Lakes in the Bemidji area have really "greened-up" in the last week, with a significant algae bloom caused by warm water temperatures and unused fertility in the lakes.
Lakes in much of the country are much more fertile than lakes in the Bemidji area, with some lakes having algae blooms literally as thick as pea soup.
Algae blooms in the Bemidji area come as mixed blessing for anglers and the fish. Algae in many lakes color the water enough to filter out much of the sunlight going through the water, which allows walleyes, muskies and other species to feed more comfortably during the day.
The other side of the coin with algae blooms is that the loss of sunlight penetration into the water is bad for the oxygen levels in the lakes.
Some lakes in the Bemidji area are already virtually depleted of oxygen below the thermocline, which is unusual for this early in the summer.
Most lakes in the Bemidji area are shared by both warm water species and cold water species. Walleyes, northern pike, muskies, perch, crappies and sunfish will be able to survive pretty much any water temperatures the lakes are able to reach.
The species that have trouble surviving above the thermocline if the water gets too warm include suckers, tulibees, whitefish, eelpout, smelt, trout and some minnow species.
Predicting tomorrow's weather based on today's weather is risky at best but if the hot weather in the Bemidji area were to continue for several more weeks or longer there could be a summer kill to remember later this summer.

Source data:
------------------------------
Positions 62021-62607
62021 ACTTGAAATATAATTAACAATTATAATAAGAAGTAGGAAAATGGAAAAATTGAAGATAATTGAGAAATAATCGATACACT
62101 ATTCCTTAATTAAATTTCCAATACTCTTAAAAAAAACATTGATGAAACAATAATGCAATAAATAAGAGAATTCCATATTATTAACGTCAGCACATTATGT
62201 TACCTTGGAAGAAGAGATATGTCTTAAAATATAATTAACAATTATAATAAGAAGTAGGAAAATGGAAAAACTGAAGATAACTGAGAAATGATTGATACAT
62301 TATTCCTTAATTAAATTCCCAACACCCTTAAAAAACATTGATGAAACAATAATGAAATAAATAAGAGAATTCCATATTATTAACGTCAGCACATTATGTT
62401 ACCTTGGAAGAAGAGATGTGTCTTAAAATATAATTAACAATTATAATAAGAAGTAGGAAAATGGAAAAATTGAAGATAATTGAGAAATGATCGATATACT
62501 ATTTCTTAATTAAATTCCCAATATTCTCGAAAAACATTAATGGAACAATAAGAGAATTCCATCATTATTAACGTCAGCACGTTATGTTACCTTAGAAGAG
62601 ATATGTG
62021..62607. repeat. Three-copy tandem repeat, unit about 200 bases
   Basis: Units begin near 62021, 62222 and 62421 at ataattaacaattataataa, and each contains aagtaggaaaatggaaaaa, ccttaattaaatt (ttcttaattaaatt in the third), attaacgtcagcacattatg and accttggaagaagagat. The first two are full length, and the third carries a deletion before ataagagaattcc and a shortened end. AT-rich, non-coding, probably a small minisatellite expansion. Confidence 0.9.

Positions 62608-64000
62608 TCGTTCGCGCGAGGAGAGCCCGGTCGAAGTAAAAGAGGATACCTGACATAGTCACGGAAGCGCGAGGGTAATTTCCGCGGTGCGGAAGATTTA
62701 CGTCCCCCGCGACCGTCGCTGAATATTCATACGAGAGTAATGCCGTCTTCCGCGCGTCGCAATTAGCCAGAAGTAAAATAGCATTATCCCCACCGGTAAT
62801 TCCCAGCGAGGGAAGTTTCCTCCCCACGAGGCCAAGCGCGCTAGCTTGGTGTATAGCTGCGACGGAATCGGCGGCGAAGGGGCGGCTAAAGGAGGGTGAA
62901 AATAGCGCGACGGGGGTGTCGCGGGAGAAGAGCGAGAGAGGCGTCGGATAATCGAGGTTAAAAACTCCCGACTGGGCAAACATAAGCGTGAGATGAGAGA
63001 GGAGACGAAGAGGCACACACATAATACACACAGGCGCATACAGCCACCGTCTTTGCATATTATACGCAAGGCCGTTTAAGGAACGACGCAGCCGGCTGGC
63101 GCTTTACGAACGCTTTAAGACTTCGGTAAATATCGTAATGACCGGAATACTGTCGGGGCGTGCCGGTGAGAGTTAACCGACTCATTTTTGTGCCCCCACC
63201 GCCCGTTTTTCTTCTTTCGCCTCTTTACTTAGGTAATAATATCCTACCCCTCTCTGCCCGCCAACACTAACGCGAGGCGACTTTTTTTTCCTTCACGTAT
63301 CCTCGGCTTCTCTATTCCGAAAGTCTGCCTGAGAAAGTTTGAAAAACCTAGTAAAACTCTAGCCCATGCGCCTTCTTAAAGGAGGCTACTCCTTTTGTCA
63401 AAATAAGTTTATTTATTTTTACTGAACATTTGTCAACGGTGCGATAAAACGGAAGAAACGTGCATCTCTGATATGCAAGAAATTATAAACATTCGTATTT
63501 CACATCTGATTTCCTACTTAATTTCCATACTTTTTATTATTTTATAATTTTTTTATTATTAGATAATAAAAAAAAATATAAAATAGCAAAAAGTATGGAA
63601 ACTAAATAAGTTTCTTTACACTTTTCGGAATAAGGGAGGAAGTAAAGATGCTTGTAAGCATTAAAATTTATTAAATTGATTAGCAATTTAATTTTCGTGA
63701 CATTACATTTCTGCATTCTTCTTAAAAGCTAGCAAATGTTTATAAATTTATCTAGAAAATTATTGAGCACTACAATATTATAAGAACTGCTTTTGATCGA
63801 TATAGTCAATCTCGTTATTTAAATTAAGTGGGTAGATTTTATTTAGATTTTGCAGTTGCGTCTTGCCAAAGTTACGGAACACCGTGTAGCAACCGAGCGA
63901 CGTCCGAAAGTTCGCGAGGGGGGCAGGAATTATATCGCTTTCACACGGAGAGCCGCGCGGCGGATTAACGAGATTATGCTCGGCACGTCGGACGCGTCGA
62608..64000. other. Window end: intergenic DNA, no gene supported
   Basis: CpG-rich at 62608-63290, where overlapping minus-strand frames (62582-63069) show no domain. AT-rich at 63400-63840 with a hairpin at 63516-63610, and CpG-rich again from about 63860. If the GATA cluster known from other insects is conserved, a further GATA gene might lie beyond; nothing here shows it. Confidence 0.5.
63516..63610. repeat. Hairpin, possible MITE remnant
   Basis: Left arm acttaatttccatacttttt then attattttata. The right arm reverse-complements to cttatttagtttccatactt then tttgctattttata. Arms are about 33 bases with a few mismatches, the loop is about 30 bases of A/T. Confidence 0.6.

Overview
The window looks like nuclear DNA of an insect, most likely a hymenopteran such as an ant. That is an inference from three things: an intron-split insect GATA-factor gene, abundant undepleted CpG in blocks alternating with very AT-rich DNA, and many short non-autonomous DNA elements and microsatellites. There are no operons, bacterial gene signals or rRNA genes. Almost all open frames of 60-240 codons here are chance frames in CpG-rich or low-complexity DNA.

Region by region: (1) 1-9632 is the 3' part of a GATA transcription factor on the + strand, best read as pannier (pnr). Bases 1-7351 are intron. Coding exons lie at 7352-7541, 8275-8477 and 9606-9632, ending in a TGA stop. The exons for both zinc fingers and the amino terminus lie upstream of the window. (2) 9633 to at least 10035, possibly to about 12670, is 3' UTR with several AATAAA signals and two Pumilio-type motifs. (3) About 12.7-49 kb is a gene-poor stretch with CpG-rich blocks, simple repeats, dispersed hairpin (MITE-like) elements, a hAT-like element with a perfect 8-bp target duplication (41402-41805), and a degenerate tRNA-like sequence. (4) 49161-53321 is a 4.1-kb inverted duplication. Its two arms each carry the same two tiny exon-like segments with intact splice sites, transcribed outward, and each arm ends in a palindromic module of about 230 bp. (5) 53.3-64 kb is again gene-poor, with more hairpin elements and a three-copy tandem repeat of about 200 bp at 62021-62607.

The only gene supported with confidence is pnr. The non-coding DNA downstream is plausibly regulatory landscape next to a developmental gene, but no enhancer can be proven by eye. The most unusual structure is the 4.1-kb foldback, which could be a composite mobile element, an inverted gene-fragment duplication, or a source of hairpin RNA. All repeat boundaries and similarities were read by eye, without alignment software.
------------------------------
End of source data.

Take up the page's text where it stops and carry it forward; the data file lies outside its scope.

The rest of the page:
The most difficult days for most anglers during the summer are the dead flat calm days with bright sunshine and extreme heat. Not only are the conditions hard on anglers physically but they are also hard on fishing, with most species waiting until later in the day to feed.
Walleye action has been picking up in the lakes with some color from the algae blooms. Most species have been moving back into shallower water.
Perch, walleyes and northern pike have been moving on top of some mid-lake structures and larger shoreline points during the day when there is some wind or clouds to break-up the surface of the lake.
Leech Lake is one example of a lake that fishes best with wind. Cass Lake is another lake with extremely clear water and tough fishing without a little wind. The algae blooms should help both lakes improve as the lakes get some color.
Upper Red Lake is the opposite of most walleyes lakes because of the stained water. Upper Red Lake gets too churned up in the wind because of the shallow water and is usually best on days with less wind.
Walleyes in Upper Red Lake travel in large schools but the lack of structure can make locating the schools of fish more difficult, especially when they move away from the shoreline.
The first walleye is often the hardest fish to catch in Upper Red Lake but once anglers catch a fish they can usually put together a pattern and catch walleyes more quickly.
Many walleye anglers on Upper Red Lake use search baits to locate schools of walleyes. If the walleyes are not on the shoreline break then anglers can begin to move away from shore a foot or two deeper at a time.
Trolling crankbaits is a good search technique for walleyes but anglers need to use line counter reels and braided line to get the lures in the right zone with the walleyes.
Anglers can also use a bottom bouncer and a spinner to search for walleyes with either night crawlers or leeches a good choice for bait, not only on Upper Red Lake but on most lakes in the Bemidji area.
There is a trick to fishing a bottom bouncer. Inexperienced anglers often pull the bait away from the fish by setting the hook too fast. If this sounds familiar try putting the rod in a rod holder and pick it up when you can see there is a fish on the line.
PAUL A. NELSON runs the Bemidji Area Lakes Guide Service. He can be contacted at firstname.lastname@example.org